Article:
There are proverbs in English that describe experienced liars. Of the inveterate liar, the English say, not without irony, that he will never allow other people to lie in his presence: he will not let anybody lie by him (WDP). An experienced liar will always recognize someone else's lies. Metonymy is a very frequent technique used within paremic units. One is an example of this: a false tongue will hardly speak the truth (WDP). The image of a skillful liar is realized in some paremic units, in which zoonymic images are present. One of the earliest units devoted to this topic is a comparative evaluative proverb, which involves the image of a dog: to lie as fast as a dog (WDP). At the same time, dictionaries record the appearance of another comparative paremic unit of the English language to lie as fast as horse will trot (WDP), which says that a person lies as fast as a horse gallops. Somewhat later, a paremic text is recorded in which the image of a dog is presented: to lie as fast as a dog can lick a dish (WDP). This paremic unit of the English language has a strong emotional and evaluative charge. The internal form of the unit in question reflects the idea that a person lies as quickly as a dog licks a dish. So, cognitive-evaluative
A nocturnal sign of a skillful lie is the ability of a liar to quickly compose false statements.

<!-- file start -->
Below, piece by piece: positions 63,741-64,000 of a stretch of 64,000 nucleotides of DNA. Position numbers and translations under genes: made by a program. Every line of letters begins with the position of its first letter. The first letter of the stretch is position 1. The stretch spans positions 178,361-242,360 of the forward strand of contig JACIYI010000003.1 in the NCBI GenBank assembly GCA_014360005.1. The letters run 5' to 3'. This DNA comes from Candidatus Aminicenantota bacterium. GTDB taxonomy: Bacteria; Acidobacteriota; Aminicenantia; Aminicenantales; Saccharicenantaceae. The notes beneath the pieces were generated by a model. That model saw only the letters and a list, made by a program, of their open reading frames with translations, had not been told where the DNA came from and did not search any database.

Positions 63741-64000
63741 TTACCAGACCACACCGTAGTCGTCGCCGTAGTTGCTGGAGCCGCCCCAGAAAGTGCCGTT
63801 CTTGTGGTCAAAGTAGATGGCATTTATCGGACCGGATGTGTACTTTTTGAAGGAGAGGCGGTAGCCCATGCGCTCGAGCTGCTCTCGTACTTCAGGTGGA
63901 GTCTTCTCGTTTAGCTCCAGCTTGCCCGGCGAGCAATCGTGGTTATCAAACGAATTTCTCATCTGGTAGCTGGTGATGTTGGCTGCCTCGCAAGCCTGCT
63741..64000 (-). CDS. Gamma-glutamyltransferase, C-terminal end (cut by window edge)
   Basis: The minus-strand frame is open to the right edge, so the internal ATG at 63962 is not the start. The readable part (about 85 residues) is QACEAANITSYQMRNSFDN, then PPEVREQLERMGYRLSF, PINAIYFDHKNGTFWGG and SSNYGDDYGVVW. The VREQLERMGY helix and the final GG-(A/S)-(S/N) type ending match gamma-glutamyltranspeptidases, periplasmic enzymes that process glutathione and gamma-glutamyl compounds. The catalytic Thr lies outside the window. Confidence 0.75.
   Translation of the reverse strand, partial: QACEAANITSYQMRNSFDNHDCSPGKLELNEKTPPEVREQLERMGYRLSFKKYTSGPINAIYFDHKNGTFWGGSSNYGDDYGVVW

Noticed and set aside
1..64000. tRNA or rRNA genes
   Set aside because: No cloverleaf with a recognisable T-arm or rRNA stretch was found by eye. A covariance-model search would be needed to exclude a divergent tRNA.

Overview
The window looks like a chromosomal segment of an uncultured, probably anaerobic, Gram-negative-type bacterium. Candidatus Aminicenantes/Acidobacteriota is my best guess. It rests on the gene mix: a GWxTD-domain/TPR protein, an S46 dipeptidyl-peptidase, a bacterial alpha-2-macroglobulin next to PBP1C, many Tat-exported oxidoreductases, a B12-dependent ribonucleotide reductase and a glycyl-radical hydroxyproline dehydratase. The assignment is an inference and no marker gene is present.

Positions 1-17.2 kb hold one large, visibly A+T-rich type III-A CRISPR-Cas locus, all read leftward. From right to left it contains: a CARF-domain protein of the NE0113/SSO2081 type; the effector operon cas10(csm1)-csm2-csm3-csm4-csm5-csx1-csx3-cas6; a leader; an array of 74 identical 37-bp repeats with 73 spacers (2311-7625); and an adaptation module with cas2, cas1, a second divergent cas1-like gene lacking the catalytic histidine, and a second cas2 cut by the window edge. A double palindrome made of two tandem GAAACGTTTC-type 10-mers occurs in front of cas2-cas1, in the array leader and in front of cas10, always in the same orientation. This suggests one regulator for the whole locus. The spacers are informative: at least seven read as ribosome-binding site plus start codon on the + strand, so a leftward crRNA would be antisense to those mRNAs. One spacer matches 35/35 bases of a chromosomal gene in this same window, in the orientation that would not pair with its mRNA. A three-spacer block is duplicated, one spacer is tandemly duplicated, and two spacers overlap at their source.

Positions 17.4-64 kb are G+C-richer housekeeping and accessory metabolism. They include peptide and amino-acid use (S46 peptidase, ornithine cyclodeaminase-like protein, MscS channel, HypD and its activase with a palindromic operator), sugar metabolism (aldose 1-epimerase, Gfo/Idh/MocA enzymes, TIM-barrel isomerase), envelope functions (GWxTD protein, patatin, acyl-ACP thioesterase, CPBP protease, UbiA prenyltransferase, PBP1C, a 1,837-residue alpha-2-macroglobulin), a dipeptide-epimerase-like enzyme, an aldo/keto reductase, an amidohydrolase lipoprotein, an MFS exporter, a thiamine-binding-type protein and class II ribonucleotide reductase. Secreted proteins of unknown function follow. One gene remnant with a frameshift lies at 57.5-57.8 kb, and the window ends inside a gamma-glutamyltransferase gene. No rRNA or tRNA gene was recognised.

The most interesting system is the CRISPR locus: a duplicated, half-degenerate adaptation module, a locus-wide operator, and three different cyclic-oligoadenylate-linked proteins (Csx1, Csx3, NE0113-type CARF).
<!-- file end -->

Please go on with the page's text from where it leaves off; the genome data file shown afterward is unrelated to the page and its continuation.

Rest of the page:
In the paremic units of the English language, not only skillful, but also inexperienced, inept liars are described. The saying you licked not your lips when you lied last (WDP) describes an inept liar. In this statement, the psychosomatic features of the behavior of some people who tell a lie are noted. The unit in question indicates that some people lick their lips when they lie. A clear, obvious lie is described as a "loud lie" in the paremic unit: that is a lie and a loud one (WDP). An outright lie is described with the help of an epithet, the figurative basis of which is taken from the sphere of floristic themes. It is called a "lettuce lie" in the English proverb: his lies are latticed lies, and you may see through them (WDP). The lettuce leaf is so thin that it can let in sunlight, which symbolizes truth. The emotional-evaluative component of the meaning of the paremia if a lie could have choked him, it would have done it (WDP) is obvious. It is revealed with the help of verbal metaphorization. The negative evaluation in the paremic unit under consideration is so strong that the English want the liar to choke on his lie. The subjunctive expresses here a real view, and things expressing the modality of impossibility.